Kentucky voices: Everyone has a responsibility to help educate our children

September 27, 2012 

  • About the authors: Todd Gambill is vice president for student life and dean of students at Georgetown College and William H. Wilson is associate vice president for development and major gifts at Kentucky State University. Both are members of the United Way of the Bluegrass Board of Directors.

Whether it's a PTA meeting, political dialogue, the latest afternoon talk show or the American Teacher documentary, it seems everyone's talking about how to improve public education in America.

United Way of the Bluegrass welcomes this conversation. We believe education is a building block for a good quality of life. It's essential to getting a job with a good wage and health benefits. An educated work force is fundamental to a community's economic prosperity and to a person's quality of life

It's a tragedy that 1 million youth across America will drop out of school next year. Here in Central Kentucky, two students drop out of school every single day. Without a high school diploma, these youth are more likely to spend their lives periodically unemployed, on government assistance or cycling in and out of prison.

We all pay the price. Each dropout costs the nation approximately $260,000 over their lifetime, according to research conducted at Princeton University. If we prevent just 1,000 of those students from dropping out, it would mean $15 million in additional earnings each year, and some $1.8 million more in revenue each year for state and local governments. And just as important, a student who stays in school creates the opportunity for a brighter future — for themselves and their community.

This makes education everyone's business. Here in the Bluegrass, United Way is focused on recruiting people with passion, expertise and resources to make things happen in education. People in this community are giving, advocating and volunteering to support our children's education. Through investments in United Way, programs like Countdown to Kindergarten are making certain that children about to enter school for the first time are excited about the idea of learning.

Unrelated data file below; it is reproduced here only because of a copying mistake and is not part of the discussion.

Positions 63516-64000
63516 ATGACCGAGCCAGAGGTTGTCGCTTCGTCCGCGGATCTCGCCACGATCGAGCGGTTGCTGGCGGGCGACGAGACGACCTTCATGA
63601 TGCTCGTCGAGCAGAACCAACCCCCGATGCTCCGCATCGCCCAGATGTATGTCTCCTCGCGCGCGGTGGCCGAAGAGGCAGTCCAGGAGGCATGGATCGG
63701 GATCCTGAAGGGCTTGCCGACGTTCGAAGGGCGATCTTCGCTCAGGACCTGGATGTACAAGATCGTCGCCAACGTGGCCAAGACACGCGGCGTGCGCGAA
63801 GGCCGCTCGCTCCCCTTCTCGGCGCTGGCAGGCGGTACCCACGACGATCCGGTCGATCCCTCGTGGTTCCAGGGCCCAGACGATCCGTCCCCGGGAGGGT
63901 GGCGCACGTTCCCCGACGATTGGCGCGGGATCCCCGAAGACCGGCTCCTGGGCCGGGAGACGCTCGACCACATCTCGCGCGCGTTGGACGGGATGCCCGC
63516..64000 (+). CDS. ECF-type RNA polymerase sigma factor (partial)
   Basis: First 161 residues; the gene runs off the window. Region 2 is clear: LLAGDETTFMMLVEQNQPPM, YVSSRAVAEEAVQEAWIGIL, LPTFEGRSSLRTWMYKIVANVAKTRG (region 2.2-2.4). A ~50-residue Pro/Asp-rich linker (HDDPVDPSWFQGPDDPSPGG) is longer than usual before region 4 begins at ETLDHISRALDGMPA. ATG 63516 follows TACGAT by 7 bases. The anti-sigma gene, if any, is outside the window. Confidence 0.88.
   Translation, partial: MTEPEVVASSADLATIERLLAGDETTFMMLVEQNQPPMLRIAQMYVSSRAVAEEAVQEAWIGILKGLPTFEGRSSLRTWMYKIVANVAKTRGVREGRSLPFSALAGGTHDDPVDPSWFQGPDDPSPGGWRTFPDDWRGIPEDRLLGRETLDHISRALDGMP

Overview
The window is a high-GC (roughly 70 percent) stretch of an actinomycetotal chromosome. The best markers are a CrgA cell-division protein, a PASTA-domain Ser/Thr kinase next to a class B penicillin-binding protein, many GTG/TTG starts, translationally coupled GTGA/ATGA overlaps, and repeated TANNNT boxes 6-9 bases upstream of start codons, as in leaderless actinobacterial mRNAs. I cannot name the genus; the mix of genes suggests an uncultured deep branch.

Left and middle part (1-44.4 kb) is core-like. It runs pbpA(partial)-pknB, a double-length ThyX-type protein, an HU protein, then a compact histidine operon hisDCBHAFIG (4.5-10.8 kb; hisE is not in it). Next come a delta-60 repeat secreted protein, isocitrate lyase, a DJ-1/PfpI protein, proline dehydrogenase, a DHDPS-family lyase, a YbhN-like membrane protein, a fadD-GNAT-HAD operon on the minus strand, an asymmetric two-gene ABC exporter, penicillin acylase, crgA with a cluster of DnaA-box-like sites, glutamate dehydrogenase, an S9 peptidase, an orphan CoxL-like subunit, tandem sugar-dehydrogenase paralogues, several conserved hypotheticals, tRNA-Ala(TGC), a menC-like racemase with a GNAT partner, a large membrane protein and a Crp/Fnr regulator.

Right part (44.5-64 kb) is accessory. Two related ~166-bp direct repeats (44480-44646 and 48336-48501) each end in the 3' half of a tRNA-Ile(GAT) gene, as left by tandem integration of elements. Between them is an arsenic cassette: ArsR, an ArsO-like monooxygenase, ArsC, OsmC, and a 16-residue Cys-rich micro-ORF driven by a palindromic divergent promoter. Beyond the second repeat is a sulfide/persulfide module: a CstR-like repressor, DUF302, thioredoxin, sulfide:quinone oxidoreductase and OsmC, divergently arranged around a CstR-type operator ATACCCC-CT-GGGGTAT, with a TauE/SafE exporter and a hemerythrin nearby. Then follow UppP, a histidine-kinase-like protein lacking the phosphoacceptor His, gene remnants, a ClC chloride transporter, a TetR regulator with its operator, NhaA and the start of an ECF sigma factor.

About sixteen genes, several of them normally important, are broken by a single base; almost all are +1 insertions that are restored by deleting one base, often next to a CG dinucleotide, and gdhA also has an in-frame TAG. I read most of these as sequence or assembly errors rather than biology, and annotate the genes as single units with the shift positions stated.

Students are being prepared for the jobs of tomorrow by focusing heavily on science, technology, engineering and math (STEM) through Fayette County's STEM Academy and Madison County's STEM Infusion. And United Way's Trailblazers program is pairing experienced adults with children and youth in a reading, tutoring or mentoring role to help ensure that all children are able and ready to succeed. And we need to do more.

Scientific studies show that 85 percent of the brain's development happens before the age of five (before kindergarten). Like a framework for a house, that foundation makes all the difference in the years ahead.

Disadvantaged children come to school at least two years behind their peers in pre-reading and other critical skills, and most never catch up. By the third grade, a child's grades, behavior and absenteeism rates can predict with 80 percent accuracy whether he or she will complete high school.

Good teachers are a key thread to every child's academic success. Effective teaching has been identified as a key driver of educational success. Research shows twice as much variation in student achievement across classrooms as there is between schools, underscoring the impact of teachers on student learning. Supporting teachers and teacher quality is a critical piece of the puzzle.

We also need to focus on what goes on outside school. Only 20 percent of a child's waking hours are spent in school. That means that out-of-school time — after school, weekends, summers — are just as important learning opportunities as the time in classrooms.

Finally, families are essential to education success. When schools, after-school programs and families communicate and support each other, we all win.

From community organizations hiring multilingual staff, to events where families can meet, discuss concerns and share ideas — it is critical to get families involved in their children's education inside and outside the classroom.

It does take a village to ensure a child's success. Our community's resources — human and financial — serve as support from birth through adulthood. United Way's call to action — "Give. Advocate. Volunteer." — is a call to strengthen community resources that support success for children and youth.

Do one thing — today — to make a difference in your community's schools:

• Buy a book (or more than one) for your local school

• Give financially to support out-of-school time educational programs at www.uwbg.org

• Sign up to be a reading tutor in your local elementary school or after-school program by calling 2-1-1

All children deserve a quality education. Together, we can work toward solutions to make that happen.

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